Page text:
They claimed that they had compiled the "most likely scenario" for Anne Frank, a Jewish teenage diarist.
The cold-case team's research was published in early 2012 in the book "The Betrayal of Anne Frank : A Cold Case Investigation" by Rosemary Sullivan, a Canadian academic and author. It immediately drew criticism from the Netherlands.
Six historians and academics now describe the findings of the cold case team in a 69-page "refutation." On Tuesday, the Dutch publisher apologized and said that the book would be withdrawn from bookstores.
According to the book, the person who discovered the secret annex location in Amsterdam's canal-side building of the Frank family was most likely Arnold van den Bergh (a prominent Jewish notary), who divulged the location to German occupiers in the Netherlands in order to save his family from being deported and dying in Nazi concentration camps.
The Dutch historians looked at the work of the team and concluded that the "accusation doesn't hold water".
According to historians, the book "displays an underlying pattern in which assumptions are made and held true by the CCT (Cold Case Team), then used as a building block in the train logic. The entire book is a fragile house of cards because if one step proves to be incorrect, all the others will also fall.
Pieter van Twisk (the leader of the cold case team) responded by saying that the historians' work was very detailed and extremely solid. He said it gave them a lot to think about but does not seem to believe Van den Bergh could be removed as the main suspect.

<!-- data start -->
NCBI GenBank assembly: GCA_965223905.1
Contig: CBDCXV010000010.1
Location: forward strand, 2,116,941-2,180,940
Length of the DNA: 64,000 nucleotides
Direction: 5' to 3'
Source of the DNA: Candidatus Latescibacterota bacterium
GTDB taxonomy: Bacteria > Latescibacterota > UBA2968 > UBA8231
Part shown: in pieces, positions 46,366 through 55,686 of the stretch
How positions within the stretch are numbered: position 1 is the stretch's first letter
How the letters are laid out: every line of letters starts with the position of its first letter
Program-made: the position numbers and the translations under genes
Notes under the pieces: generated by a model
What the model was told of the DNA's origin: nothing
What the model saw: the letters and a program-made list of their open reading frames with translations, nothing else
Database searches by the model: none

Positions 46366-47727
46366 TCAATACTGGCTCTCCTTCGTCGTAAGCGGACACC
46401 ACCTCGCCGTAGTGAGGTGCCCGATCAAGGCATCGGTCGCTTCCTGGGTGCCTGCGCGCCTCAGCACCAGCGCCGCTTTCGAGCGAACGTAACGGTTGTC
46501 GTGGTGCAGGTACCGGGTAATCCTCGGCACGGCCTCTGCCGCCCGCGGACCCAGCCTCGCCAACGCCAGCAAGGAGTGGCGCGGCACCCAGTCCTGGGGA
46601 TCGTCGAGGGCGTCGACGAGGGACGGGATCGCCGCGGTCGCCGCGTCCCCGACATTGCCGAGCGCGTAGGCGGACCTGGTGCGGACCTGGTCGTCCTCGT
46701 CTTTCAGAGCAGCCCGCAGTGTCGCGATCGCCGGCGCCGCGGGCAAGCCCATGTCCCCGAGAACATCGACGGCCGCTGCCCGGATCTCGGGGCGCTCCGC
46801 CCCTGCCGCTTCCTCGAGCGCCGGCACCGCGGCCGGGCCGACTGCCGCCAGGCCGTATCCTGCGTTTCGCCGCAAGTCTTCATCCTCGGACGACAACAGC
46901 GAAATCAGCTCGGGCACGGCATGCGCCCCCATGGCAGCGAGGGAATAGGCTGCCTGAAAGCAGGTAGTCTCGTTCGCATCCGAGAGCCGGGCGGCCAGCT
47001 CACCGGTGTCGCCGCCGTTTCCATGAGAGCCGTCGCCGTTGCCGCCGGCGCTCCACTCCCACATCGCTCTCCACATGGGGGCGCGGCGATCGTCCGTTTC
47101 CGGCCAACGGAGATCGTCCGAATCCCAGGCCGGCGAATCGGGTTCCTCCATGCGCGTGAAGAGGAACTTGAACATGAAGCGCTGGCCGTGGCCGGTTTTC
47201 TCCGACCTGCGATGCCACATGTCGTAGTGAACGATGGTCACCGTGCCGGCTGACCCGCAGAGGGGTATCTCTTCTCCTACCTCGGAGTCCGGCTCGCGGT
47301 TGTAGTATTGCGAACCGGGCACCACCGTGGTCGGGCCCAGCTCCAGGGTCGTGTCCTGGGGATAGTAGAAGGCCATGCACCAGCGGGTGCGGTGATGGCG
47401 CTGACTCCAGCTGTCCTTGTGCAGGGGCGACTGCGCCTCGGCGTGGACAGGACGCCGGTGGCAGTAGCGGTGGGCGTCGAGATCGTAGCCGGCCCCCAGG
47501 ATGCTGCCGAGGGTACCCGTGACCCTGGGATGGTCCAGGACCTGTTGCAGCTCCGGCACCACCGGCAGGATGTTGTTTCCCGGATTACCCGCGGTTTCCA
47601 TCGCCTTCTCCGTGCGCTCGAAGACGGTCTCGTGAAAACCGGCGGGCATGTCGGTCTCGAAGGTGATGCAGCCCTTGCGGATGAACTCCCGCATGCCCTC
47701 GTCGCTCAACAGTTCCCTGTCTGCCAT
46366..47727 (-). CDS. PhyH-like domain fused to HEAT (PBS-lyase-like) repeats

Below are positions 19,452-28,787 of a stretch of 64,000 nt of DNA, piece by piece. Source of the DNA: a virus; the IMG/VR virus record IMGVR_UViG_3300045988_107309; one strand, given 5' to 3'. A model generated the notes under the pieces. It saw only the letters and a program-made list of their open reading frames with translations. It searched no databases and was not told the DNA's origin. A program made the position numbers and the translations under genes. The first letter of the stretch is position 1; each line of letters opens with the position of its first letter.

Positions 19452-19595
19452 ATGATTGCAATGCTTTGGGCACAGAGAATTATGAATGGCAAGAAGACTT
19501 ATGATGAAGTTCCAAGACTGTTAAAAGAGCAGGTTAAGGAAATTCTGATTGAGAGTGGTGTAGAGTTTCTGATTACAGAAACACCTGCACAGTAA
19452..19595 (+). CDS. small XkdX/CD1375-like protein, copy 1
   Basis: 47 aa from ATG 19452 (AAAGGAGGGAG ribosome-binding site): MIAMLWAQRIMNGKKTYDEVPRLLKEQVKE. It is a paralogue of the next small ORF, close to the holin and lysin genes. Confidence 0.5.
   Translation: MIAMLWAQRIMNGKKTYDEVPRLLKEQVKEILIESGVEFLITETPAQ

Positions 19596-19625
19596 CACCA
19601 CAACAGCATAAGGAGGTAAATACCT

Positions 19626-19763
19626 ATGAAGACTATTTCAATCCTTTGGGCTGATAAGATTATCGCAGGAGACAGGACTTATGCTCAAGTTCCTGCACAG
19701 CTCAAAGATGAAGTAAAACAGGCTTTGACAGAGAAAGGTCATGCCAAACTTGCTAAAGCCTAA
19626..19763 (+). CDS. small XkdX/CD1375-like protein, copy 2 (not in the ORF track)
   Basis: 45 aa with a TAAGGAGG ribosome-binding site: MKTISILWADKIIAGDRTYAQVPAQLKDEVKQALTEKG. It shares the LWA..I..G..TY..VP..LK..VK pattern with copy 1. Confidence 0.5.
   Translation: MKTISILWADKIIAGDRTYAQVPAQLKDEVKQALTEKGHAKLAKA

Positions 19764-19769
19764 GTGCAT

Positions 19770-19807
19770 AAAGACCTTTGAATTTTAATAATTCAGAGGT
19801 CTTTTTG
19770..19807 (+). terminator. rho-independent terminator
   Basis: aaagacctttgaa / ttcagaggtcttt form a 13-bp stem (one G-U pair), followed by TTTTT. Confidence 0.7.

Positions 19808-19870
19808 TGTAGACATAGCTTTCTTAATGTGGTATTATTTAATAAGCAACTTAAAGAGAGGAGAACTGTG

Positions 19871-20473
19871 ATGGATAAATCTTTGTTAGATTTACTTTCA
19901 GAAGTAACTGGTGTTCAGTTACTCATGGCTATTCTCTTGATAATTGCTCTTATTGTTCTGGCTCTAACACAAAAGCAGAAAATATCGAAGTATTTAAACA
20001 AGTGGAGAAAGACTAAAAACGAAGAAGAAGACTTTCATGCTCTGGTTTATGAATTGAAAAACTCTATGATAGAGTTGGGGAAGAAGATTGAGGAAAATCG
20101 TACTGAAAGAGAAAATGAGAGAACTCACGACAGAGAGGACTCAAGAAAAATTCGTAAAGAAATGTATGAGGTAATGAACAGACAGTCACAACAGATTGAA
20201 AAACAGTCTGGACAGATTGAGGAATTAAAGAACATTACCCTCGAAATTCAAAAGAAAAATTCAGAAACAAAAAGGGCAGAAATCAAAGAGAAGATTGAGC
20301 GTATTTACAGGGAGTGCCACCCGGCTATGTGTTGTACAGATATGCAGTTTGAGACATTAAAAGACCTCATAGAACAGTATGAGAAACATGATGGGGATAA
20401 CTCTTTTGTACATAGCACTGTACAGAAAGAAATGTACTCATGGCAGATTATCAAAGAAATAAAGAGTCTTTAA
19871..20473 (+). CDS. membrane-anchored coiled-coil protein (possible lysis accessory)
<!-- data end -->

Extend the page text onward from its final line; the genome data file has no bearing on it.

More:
The team has published detailed responses to criticisms of the book's work since January's publication.
Thijs Bayens, a Dutch filmmaker, had the idea of putting together the cold-case team. In January, he admitted that the team didn't have 100% certainty about Van den Bergh.
Bayens stated that there was no smoking gun, as betrayal is circumstantial.
From July 1942 to August 1944, the Frank family and four other Jews were hiding in the Annex. They could access it via a secret staircase behind a bookcase.
Anne and her sister were both killed in the Bergen-Belsen concentration camps. Anne was 15. Only Anne's father Otto Frank survived the Holocaust. After World War II, he published Anne's diary. It quickly became a symbol of hope and resilience that was read by millions all over the globe.
The Anne Frank House museum is located in the same building as the Frank family's hideout. It did not immediately comment on the historian’s research. Ronald Leopold, the museum director, called the conclusion of the cold case team "an interesting theory", but stated that he still believes there are many pieces to the puzzle. These pieces must be further examined in order to determine how to value this theory.